Read which states have passed long-term legislation and what that means for retailers.

Delivery and takeout alcohol is a reality of 2020 and may be here to stay. For states that have not yet instituted permanent rules that allow alcohol with takeout orders, you still have the power to make a change.

“Would you like a margarita with your fajitas?” A question typically asked by a server visiting their table at a sit-down restaurant. Not something normally asked when taking a to-go order – until 2020. With some diligent advocacy, however, it just might become the new normal.  

In response to the COVID-19 pandemic and subsequent closing of dining rooms across America, many state regulators tossed a temporary lifeline to restaurants, allowing them to sell alcohol with takeout orders. This widespread change is a game-changer for those in the on-premise industry, giving restaurants a chance to generate extra revenue (and even higher margins) during a time of drastically constrained sales. Immediately after these temporary allowances were made, speculation about the permanency began to circulate, with industry insiders stating things like, “We just can’t put the toothpaste back in the tube – to-go alcohol is here to stay,” and, “It will be impossible to recall alcohol delivery privileges once the consumers get used to it.” 

Thankfully, these notions have held, with a handful of states now passing long-term or even permanent rules for on-premise retailers! 

  • Colorado – Beer, wine, and cocktails allowed for takeout and delivery, effective through 7/1/2021
  • Washington, D.C. – Beer, wine, and cocktails permanently allowed for takeout and delivery 
  • Iowa – Beer, wine, and cocktails permanently allowed for takeout and delivery 
  • Michigan – Beer, wine, and cocktails allowed for takeout and delivery, effective through 12/31/2025 
  • Oklahoma – Beer, wine, and manufacturer-sealed cocktails (not cocktails mixed by the location)permanentlyallowed for takeout and delivery  
  • Ohio – Beer, wine, and cocktails permanently allowed for takeout and delivery

Further, these states are positioned to follow suit: 

  • Maine – A pending bill would allow beer, wine, and cocktails be available for takeout and delivery, effective through April 2022 
  • Nebraska – A pending bill is looking to create a task force to study the idea ofpermanentlyallowing takeout and delivery alcohol 
  • New York – Two pending bills would allow beer, wine, and cocktails be available for takeout and delivery (one bill proposing two years, the other suggesting permanency) 
  • Texas – The governor has encouraged legislators to draft a bill creating a permanent allowance, which is expected to be filed in September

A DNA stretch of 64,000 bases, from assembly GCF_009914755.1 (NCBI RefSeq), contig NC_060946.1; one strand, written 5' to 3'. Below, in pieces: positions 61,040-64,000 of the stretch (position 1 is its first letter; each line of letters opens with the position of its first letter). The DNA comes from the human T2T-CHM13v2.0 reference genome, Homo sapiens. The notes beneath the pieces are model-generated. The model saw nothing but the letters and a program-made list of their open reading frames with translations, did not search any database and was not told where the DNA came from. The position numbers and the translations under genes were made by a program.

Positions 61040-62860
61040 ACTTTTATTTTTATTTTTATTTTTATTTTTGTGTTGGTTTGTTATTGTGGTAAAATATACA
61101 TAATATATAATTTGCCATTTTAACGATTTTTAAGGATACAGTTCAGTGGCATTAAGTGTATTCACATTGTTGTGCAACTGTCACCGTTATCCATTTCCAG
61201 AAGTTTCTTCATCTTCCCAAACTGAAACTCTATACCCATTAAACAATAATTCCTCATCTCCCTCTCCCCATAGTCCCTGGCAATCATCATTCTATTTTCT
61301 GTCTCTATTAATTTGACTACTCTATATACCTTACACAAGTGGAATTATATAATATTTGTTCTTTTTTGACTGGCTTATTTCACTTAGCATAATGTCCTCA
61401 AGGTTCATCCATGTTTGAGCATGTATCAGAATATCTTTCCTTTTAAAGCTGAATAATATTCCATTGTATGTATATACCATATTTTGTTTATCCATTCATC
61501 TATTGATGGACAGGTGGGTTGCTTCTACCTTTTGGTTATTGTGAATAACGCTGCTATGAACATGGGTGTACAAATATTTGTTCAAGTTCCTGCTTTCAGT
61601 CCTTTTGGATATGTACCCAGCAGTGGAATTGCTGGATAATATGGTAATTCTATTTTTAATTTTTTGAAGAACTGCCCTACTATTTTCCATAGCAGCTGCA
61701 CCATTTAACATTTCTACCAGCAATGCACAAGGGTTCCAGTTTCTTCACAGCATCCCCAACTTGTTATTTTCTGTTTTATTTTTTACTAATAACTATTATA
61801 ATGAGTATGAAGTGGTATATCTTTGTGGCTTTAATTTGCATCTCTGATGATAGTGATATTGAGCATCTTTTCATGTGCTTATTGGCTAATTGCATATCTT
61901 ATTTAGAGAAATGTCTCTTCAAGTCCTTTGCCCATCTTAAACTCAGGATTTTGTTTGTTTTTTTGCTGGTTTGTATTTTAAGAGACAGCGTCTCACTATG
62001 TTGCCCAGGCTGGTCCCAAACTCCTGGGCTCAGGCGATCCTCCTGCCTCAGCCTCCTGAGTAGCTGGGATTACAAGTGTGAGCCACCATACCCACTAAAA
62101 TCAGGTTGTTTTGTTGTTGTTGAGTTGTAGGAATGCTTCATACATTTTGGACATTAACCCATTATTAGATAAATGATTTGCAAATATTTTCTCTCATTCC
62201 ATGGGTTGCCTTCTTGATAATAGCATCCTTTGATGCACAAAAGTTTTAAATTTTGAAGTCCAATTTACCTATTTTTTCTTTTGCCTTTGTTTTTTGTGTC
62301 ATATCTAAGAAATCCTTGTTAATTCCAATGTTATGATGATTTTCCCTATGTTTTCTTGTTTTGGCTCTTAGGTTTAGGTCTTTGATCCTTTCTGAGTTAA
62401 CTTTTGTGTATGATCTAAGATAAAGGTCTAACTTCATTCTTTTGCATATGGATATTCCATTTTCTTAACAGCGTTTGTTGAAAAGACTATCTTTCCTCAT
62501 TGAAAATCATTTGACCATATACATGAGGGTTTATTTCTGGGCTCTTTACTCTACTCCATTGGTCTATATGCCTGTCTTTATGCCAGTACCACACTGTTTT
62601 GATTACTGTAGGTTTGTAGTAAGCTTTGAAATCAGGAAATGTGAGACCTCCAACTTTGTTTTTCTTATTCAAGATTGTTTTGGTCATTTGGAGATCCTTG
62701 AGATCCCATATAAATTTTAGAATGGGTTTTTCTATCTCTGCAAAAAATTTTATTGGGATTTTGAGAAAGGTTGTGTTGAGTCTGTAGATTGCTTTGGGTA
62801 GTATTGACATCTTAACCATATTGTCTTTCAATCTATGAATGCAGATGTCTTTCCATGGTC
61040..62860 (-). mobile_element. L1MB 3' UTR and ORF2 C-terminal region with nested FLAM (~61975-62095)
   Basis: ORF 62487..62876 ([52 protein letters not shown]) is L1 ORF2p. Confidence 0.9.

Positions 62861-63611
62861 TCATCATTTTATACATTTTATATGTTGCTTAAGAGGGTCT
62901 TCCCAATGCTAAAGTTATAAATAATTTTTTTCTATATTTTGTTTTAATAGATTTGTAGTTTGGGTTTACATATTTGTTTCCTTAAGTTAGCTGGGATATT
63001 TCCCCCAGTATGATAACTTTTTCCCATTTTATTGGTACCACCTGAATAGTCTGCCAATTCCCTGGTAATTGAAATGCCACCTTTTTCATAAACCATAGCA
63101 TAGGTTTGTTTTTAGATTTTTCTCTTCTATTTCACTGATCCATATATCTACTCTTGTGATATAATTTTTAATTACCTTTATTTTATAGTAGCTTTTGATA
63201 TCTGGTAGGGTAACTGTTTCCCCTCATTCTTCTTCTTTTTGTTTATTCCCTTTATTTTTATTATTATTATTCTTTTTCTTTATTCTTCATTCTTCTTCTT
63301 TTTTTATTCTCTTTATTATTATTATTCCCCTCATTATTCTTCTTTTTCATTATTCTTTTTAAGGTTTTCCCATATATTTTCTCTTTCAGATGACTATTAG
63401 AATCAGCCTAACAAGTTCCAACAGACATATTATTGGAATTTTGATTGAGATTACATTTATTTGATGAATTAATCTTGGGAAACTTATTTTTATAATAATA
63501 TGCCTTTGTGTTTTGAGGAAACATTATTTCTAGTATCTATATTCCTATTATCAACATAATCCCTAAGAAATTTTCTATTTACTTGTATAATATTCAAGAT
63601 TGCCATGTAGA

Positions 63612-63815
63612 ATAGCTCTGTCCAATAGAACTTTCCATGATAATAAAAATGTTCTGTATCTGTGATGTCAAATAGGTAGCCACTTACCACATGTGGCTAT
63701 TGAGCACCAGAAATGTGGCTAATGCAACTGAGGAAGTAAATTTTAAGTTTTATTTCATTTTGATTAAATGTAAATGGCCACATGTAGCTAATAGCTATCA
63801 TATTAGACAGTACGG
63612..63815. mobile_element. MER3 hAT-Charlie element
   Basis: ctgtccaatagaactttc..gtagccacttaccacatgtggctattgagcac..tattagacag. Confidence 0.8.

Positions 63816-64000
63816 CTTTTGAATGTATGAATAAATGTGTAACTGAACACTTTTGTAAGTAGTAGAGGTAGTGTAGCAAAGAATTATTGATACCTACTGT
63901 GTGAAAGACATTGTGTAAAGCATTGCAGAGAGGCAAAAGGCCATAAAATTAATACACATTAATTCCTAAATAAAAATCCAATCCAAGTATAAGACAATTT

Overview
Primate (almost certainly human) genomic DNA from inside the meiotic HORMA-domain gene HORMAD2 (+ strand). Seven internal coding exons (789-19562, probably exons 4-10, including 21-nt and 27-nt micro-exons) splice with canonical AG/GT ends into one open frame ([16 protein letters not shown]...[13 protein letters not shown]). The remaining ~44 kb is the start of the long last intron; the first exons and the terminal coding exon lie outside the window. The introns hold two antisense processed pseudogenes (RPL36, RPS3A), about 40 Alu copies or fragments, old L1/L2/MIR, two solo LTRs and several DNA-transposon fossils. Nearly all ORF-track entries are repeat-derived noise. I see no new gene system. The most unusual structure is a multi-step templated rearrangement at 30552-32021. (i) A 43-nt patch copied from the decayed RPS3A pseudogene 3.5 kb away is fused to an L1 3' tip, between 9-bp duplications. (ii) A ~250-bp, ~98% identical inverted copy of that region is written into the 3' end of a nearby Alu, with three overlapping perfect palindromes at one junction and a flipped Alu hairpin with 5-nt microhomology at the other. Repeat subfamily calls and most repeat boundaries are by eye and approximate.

• Rhode Island – A pending bill would allow beer, wine, and cocktails be available for takeout and delivery, effective through 12/21/21

So, while some states remain committed to temporary allowances, others are moving to make the allowances permanent as state emergency orders expire. For any state that hasn’t made a move, there is still hope new bills will be introduced when legislators return to session in early 2021. 

And that is exactly where our takeaway lies: If your state has not yet instituted permanent rules that allow alcohol with takeout orders, you still have the power to make a change. When your state legislators reconvene for the 2021 legislative session (typically in January or February), they need to know your story. Boldly share your experience, the impact that to-go alcohol has had or could have on your business, and your thoughts on how permanency can be done responsibly in your market. If speaking with your legislators seems intimidating, we understand, but they want to hear from you! And it doesn’t have to be a formal meeting at the statehouse.  

In speaking about these new legislative opportunities, Executive Director of American Beverage Licensees, John Bodnovich urges, “Right now, thanks to COVID, the legislative process is not operating as it was designed to, with deliberative and thoughtful debate and opportunities for retailers to engage in the process. Now, access to legislators is very limited, and ill-considered legislation can quickly move from a bad idea to a bad law. It is as important than ever for retailers to engage with their lawmakers in whatever way possible – by phone, text, email, or Zoom – to make sure that legislators are educated and understand the impact of alcohol legislation on the retail tier and the entire industry.” 

If ever there was a year to break the mold and do something different to help your business, it’s 2020. If takeaway alcohol matters to you, make your voice heard.  

But for now, “Would you like a margarita with your fajitas, to-go?” 

Have questions about the legislation above or want to learn more about laws in your state?
Contact Fintech Director of Regulatory Affairs, Wendy Turk at [email protected].

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